BARTHOLOW BROTHERS AIM TO IMPROVE SHOOTING SPORTS

By Joe Arterburn

 

The Bartholow brothers credit a local trap club’s youth shooting league for igniting a passion that has taken them to the heights of competitive trapshooting, so much so they dedicate time and to teaching others.

The Bartholow brothers, both members of Browning’s pro staff, are Foster, 28, and Matt, 26, who are in their 15th year of competitive shooting so you can do the math to determine their age when Foster, then in high school, and Matt, in middle school, found a flyer advertising a five-week trapshooting league that would teach the fundamentals of shooting and safety.

“We went out and tried it,” Matt said, “and from there it escalated. We found out we could be pretty competitive and started shooting pretty much full time.”

Pretty competitive indeed. At the 2008 Grand American Clay Target Championship, Foster and Leo Harrison III were locked in a shoot-off for first place, neither missing any of the first 1,100 straight targets. They were offered co-championships, something never done before. With their record-setting performance behind them, they accepted.

In 2011, Matt achieved a personal goal by winning the doubles championship at the Grand American and has continued to rack up wins that puts him at the top of an impressive list of shooters on Browning’s pro staff.

Foster is quick to acknowledge his younger brother’s shooting skills. “Like I always say, if I can tie Matt, it will be a good day and if I can beat Matt, it will be a great day.”

Rather than dwell on accomplishments, both turn the conversation to youth-shooting programs.

I think there’s a gap these days of not understanding firearms and firearms safety.
Unfortunately, a lot of kids growing up today are not introduced to it the same as we have been. That’s what we’re trying to do, get the word out, promote safety. Realistically, we are trying to grow the sport to make it better.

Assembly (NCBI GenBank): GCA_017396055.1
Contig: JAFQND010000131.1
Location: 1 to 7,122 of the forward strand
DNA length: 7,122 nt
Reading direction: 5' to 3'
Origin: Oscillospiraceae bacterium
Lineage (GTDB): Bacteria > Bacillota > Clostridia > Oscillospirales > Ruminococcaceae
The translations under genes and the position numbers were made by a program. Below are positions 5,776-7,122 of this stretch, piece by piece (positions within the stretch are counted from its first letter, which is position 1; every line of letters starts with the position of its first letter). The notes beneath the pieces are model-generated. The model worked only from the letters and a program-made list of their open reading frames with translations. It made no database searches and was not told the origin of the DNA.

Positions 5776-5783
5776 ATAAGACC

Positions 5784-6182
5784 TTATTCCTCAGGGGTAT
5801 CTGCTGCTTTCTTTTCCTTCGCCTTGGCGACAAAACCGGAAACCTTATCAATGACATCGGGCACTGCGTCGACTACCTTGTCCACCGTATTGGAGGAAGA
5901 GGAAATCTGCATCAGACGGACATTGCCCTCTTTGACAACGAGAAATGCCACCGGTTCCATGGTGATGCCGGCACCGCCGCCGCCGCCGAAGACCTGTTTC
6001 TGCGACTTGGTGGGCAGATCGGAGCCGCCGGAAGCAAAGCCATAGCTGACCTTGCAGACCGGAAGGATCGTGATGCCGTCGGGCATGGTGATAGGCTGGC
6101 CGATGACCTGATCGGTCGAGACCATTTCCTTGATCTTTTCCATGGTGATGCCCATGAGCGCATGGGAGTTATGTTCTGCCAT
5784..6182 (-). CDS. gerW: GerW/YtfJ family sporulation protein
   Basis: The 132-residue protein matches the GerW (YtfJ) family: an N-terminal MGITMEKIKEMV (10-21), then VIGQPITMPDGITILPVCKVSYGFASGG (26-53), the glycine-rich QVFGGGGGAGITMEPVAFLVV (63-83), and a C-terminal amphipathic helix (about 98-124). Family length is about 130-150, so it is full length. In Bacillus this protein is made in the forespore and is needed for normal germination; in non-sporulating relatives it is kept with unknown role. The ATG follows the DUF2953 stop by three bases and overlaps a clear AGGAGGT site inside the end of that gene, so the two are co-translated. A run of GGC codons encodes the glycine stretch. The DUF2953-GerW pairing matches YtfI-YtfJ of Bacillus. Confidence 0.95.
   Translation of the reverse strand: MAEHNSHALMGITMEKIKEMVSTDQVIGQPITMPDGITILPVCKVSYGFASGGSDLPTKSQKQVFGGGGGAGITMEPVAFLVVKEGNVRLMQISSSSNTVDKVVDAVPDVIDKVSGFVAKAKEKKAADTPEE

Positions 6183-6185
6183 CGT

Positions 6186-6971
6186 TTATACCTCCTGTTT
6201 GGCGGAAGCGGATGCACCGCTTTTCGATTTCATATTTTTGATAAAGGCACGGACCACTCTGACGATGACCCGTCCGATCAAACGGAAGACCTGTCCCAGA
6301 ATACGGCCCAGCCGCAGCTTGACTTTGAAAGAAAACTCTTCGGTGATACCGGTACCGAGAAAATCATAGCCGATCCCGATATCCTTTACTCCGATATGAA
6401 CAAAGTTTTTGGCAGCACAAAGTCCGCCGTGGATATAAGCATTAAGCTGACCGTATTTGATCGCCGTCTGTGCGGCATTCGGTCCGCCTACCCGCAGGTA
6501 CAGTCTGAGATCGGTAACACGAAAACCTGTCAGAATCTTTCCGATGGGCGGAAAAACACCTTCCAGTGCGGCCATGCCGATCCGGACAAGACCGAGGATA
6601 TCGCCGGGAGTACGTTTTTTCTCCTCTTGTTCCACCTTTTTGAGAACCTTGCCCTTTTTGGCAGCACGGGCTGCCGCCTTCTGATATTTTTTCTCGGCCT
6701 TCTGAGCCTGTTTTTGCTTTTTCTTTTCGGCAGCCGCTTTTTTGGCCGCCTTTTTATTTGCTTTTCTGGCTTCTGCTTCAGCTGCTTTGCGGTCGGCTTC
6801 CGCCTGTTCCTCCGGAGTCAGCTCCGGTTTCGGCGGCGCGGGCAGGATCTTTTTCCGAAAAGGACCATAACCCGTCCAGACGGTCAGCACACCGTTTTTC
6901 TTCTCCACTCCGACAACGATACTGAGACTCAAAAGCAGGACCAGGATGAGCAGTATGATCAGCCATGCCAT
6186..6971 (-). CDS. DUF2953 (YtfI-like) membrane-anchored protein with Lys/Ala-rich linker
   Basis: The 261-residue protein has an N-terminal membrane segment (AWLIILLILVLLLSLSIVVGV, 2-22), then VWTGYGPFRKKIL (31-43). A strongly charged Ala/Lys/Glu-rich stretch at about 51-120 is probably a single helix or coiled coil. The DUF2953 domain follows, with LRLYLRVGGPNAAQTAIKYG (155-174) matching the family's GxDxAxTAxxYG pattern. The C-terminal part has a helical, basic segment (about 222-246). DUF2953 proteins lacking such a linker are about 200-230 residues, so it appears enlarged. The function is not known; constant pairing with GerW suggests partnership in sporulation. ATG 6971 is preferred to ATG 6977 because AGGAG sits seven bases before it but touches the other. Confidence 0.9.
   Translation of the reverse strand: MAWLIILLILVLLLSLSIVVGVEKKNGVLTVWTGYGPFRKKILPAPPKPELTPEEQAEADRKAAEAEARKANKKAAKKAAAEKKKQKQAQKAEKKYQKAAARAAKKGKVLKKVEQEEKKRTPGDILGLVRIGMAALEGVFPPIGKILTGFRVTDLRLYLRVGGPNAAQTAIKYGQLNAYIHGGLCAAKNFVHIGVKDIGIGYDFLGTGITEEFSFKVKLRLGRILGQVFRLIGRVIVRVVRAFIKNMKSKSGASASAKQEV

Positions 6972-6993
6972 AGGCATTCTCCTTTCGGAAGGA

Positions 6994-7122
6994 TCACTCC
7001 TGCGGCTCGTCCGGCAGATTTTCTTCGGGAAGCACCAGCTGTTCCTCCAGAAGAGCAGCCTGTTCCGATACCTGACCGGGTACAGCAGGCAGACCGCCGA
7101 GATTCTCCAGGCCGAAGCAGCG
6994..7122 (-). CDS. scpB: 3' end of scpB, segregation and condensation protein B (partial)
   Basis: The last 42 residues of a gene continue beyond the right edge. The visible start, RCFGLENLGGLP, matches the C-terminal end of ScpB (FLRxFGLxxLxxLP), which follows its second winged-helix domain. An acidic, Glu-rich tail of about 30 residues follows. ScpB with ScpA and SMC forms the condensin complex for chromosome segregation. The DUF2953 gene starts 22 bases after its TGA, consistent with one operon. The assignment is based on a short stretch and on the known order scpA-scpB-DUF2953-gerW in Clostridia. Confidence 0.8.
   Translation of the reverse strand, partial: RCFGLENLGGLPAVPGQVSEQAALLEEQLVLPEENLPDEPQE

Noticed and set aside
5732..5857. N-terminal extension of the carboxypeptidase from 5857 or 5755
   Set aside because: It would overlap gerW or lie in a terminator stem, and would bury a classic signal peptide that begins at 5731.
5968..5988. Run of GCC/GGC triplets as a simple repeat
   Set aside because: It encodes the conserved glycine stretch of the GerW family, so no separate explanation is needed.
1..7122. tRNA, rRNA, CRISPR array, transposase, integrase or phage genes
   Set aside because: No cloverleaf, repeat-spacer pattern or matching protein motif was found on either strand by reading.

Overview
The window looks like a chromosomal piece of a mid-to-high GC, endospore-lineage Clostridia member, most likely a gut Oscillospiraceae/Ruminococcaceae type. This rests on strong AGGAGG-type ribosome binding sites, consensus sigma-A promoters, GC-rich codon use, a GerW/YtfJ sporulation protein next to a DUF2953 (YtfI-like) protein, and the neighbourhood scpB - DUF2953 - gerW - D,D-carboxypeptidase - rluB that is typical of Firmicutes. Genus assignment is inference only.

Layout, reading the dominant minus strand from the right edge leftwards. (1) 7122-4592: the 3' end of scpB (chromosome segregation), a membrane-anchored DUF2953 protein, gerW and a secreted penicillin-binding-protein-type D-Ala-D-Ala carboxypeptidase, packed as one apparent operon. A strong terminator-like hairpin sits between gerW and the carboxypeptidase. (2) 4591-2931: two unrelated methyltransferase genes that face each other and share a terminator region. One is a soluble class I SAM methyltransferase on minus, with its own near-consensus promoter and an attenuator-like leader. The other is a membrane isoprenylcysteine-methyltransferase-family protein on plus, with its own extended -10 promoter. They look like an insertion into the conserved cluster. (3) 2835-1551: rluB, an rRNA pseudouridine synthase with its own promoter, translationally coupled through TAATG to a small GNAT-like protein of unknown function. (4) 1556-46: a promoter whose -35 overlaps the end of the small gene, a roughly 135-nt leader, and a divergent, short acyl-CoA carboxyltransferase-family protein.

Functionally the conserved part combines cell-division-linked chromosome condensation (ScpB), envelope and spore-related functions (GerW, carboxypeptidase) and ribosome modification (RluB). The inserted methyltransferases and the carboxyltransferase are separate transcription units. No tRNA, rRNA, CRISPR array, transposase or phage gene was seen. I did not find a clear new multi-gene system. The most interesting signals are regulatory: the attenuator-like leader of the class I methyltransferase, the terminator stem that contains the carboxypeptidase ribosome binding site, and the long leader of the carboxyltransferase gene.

Both are South Dakota Game, Fish and Parks Department-certified hunter education instructors and as they travel to shooting competitions they hold free shooting clinics. “We teach gun safety and responsibility to respect firearms as well as to go out and have fun,” Matt said.

They give back because youth shooting programs have “impacted our lives tremendously,” Foster said. “We want to make shooting sports even better than when we first got involved.”

Competitive shooting has made them better hunters as well, they said. Foster is “a hardcore hunter,” Matt said. “I’m more a casual guy when it comes to hunting.”

Competitive shooting “definitely makes bringing the gun up, swinging it and finding the target—and hand-eye coordination—more natural,” Matt said.

“The more you practice, the better you get,” Foster said. “Trap shooting has helped us in the mental game, showing us if we’re out in the field and miss a shot, just let it go and get the next one.”

Browning has been supportive of their youth-education efforts, providing gear for clinic attendees and a “youth arsenal program,” a collection of shotguns that youths and adults can try out. “It opens possibilities to those not really into shooting yet or who have never tried a trapshooting gun,” Foster said. “I don’t know of any other manufacturer that has anything like this, that will openly say ‘go try these and have fun with them, see what you like.’”